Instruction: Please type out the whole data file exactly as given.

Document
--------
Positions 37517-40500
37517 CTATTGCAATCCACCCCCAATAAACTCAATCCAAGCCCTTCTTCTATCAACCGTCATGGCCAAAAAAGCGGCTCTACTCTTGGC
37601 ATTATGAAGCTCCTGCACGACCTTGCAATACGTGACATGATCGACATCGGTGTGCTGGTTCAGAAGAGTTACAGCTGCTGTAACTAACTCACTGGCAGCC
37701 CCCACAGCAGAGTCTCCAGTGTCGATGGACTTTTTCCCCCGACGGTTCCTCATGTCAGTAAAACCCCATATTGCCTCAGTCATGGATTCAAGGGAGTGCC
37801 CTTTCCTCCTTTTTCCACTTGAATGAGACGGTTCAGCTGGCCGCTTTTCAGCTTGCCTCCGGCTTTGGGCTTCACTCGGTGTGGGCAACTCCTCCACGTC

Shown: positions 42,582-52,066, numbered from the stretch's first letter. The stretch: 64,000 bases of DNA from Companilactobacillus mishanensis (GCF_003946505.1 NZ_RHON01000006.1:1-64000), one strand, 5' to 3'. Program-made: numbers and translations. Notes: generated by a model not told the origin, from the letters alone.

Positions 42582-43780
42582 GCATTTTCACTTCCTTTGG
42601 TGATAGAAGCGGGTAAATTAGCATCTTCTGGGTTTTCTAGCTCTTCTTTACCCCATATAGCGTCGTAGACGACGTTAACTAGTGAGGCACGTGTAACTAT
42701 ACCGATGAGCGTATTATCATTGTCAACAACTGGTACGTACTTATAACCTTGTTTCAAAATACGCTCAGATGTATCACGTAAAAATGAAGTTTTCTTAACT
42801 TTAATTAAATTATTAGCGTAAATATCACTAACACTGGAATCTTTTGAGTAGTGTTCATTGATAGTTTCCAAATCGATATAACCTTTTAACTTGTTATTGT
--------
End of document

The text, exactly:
Positions 37517-40500
37517 CTATTGCAATCCACCCCCAATAAACTCAATCCAAGCCCTTCTTCTATCAACCGTCATGGCCAAAAAAGCGGCTCTACTCTTGGC
37601 ATTATGAAGCTCCTGCACGACCTTGCAATACGTGACATGATCGACATCGGTGTGCTGGTTCAGAAGAGTTACAGCTGCTGTAACTAACTCACTGGCAGCC
37701 CCCACAGCAGAGTCTCCAGTGTCGATGGACTTTTTCCCCCGACGGTTCCTCATGTCAGTAAAACCCCATATTGCCTCAGTCATGGATTCAAGGGAGTGCC
37801 CTTTCCTCCTTTTTCCACTTGAATGAGACGGTTCAGCTGGCCGCTTTTCAGCTTGCCTCCGGCTTTGGGCTTCACTCGGTGTGGGCAACTCCTCCACGTC

Shown: positions 42,582-52,066, numbered from the stretch's first letter. The stretch: 64,000 bases of DNA from Companilactobacillus mishanensis (GCF_003946505.1 NZ_RHON01000006.1:1-64000), one strand, 5' to 3'. Program-made: numbers and translations. Notes: generated by a model not told the origin, from the letters alone.

Positions 42582-43780
42582 GCATTTTCACTTCCTTTGG
42601 TGATAGAAGCGGGTAAATTAGCATCTTCTGGGTTTTCTAGCTCTTCTTTACCCCATATAGCGTCGTAGACGACGTTAACTAGTGAGGCACGTGTAACTAT
42701 ACCGATGAGCGTATTATCATTGTCAACAACTGGTACGTACTTATAACCTTGTTTCAAAATACGCTCAGATGTATCACGTAAAAATGAAGTTTTCTTAACT
42801 TTAATTAAATTATTAGCGTAAATATCACTAACACTGGAATCTTTTGAGTAGTGTTCATTGATAGTTTCCAAATCGATATAACCTTTTAACTTGTTATTGT